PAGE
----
MIMO - When Music is Your Fix

Introducing: Broods

Following in the footsteps of Haim and Disclosure, New Zealand duo Broods, aka lead vocalist Georgia Nott and her multi-instrumentalist brother Caleb, are the latest musical siblings set to make a dent on the charts thanks to their engaging blend of gloomy synth-pop and highly relatable reflections on that tricky transition from youth to adulthood.

Hailing from the city of Nelson, Broods grew up on the music of ABBA, Neil Diamond and most significantly, The Corrs, the Celtic pop quartet who gave the pair the idea of forming a family band. After winning a local talent show with a performance of KT Tunstall’s “Black Horse and the Cherry Tree,” Georgia and Caleb hooked up with two of their cousins to form short-lived indie-band The Peasants, where they first caught the attention of Joel Little, the Goodnight Nurse frontman who would later guide teenage prodigy Lorde to globe-conquering, Grammy-winning stardom.

Inspired by the likes of Lykke Li, Oh Land and Bat For Lashes, the duo then swapped guitars for synths and after brief stints at university, teaming up with Little in the studio to work on material under the guise of Broods, a moniker which not only signposts their family connection but perfectly encapsulates their moody, introspective sound.

Scoring a Top 10 hit in their homeland with the melancholic electro balladry of “Bridges,” the pair soon became tipped to become New Zealand’s next big pop export. Following the release of their self-titled debut E.P. back in January, they toured with Haim and Ellie Goulding, became a regular soundtrack fixture on MTV’s Catfish, and signed with Polydor in Europe and Capitol Records in the U.S.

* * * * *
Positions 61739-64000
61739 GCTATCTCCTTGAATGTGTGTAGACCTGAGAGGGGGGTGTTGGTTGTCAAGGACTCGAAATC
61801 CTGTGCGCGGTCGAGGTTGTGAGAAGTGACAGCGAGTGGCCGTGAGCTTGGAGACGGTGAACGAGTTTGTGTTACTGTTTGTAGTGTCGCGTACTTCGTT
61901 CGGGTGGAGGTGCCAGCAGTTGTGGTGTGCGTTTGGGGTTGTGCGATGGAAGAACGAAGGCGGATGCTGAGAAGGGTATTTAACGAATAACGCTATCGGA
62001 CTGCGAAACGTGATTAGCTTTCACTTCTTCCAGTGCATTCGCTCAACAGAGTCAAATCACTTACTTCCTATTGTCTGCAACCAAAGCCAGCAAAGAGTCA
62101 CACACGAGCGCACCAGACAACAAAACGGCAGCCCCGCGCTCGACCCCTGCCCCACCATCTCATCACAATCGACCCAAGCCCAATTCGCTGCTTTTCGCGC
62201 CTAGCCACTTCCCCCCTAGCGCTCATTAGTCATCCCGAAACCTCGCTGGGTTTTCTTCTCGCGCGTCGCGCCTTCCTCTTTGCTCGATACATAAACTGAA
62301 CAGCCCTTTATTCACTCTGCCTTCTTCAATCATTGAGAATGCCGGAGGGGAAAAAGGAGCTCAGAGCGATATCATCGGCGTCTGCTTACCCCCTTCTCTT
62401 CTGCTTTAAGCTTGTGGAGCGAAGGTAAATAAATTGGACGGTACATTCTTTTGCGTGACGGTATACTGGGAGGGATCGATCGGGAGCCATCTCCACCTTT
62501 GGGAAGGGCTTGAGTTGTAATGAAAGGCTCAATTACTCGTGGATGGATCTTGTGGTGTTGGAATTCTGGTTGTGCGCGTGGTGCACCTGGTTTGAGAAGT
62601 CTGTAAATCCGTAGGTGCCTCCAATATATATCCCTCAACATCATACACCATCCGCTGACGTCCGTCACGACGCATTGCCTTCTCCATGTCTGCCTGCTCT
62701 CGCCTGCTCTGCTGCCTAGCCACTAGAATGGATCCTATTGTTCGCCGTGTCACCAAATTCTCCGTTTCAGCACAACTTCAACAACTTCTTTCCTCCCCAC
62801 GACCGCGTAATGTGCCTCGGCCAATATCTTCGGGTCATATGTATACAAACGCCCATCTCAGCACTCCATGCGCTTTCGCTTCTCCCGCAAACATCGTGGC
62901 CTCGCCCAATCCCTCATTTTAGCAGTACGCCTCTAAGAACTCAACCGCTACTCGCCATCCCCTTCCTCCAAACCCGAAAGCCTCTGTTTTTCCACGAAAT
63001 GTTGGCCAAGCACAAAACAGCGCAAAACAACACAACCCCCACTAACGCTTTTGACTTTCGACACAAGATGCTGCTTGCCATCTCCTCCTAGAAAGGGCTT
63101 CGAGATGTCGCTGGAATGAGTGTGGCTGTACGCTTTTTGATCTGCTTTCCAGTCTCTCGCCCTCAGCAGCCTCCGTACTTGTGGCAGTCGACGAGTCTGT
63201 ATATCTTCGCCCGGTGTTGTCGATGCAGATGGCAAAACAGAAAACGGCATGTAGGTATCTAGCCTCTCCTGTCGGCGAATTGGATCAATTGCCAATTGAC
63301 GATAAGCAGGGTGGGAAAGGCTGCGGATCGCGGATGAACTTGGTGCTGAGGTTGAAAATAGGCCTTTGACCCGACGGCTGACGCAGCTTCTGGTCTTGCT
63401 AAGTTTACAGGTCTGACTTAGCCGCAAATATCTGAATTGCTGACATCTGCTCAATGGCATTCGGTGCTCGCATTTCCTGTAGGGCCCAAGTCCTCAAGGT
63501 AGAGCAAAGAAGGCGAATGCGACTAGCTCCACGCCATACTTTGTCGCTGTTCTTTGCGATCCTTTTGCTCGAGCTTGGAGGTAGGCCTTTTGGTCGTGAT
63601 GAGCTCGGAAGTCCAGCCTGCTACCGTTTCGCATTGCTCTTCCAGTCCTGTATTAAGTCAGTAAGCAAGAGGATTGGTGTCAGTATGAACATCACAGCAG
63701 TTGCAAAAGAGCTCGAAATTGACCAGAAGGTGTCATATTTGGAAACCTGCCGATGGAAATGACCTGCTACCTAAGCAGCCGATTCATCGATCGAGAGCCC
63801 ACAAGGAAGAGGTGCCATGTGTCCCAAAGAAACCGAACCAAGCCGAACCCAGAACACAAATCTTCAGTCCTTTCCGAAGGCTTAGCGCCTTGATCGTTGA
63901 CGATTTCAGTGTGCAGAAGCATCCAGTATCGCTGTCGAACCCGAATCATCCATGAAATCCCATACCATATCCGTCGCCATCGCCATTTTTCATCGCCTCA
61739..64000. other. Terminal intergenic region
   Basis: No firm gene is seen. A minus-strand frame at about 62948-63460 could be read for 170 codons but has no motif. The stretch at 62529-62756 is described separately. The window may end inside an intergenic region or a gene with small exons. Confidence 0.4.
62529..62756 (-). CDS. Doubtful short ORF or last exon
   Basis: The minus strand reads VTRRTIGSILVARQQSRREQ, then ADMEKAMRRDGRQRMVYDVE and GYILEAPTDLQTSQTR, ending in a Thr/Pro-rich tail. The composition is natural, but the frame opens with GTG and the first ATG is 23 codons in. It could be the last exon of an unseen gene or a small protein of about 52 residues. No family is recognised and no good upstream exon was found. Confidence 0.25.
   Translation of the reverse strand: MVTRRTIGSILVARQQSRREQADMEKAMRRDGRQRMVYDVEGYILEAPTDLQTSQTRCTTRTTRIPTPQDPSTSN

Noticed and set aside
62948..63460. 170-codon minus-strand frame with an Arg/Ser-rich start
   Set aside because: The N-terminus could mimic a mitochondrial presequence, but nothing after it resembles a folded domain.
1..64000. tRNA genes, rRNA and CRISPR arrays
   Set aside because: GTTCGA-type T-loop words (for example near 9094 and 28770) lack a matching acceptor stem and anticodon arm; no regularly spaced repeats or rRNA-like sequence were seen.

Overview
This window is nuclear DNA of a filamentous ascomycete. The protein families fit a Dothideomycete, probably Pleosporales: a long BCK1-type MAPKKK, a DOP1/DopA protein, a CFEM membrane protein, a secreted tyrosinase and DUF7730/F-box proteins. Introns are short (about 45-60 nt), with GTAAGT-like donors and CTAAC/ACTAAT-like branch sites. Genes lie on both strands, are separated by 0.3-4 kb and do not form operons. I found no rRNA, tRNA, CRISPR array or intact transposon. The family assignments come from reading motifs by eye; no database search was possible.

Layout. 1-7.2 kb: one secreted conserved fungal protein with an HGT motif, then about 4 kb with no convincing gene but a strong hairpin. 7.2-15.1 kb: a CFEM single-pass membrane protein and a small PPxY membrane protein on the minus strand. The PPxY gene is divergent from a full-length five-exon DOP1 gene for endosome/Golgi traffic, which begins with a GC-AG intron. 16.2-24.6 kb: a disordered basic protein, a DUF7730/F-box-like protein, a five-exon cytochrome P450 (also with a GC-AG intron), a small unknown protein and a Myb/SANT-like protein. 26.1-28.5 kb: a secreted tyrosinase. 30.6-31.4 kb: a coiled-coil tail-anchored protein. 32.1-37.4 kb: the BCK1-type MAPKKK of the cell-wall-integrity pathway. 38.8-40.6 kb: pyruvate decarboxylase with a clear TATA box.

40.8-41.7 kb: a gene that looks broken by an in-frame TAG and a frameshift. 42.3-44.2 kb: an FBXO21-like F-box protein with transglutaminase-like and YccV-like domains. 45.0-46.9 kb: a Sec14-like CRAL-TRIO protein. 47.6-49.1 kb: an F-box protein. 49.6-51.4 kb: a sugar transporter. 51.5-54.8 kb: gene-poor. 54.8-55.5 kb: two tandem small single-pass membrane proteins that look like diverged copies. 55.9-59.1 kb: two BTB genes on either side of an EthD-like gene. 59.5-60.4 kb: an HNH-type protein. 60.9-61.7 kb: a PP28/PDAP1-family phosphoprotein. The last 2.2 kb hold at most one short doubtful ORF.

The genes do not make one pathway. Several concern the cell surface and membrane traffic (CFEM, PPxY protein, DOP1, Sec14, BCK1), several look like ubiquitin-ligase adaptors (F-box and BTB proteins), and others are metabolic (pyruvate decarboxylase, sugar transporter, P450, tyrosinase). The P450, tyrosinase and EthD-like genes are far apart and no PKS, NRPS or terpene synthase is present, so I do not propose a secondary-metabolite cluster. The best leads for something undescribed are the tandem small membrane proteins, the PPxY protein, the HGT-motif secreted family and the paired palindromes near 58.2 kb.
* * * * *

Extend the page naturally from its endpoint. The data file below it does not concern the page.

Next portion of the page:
Described by Caleb as a “giant sad lion,” Broods’ first full-length studio effort, Evergreen, will drop later this fall; and judging by recent singles “Never Gonna Change,” a bittersweet break-up anthem whose fractured beats and spacious synths serves up a similarly cool vibe as Lorde’s “Royals,” and “Mother and Father,” a soaring slice of alt-pop which addresses the hardships of leaving home, the burgeoning Kiwi music scene appears on the verge of spawning another global sensation.

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About the Author


Jon O'Brien's love of music began as a six-year-old after becoming bizarrely transfixed with the 80s poodle rock of Heart, Europe and Def Leppard. Switching his attention to pop icon Michael Jackson, he then became addicted to the UK Top 40, becoming a rather pointless walking Wikipedia of chart positions in the process. Driving his poor neighbors up the wall while learning to play the drums as a teen, he toyed with the idea of becoming a musician, but in studying Journalism at the University of Central Lancashire, he realized heÕd rather write about music than perform it. Since then, he's written thousands of reviews and biographies on everything from bubblegum pop to death metal, but electronica remains his main passion, with everything from Aphex Twin to Zero 7 in his spare room-consuming record collection. Jon resides in northwest England near Liverpool.

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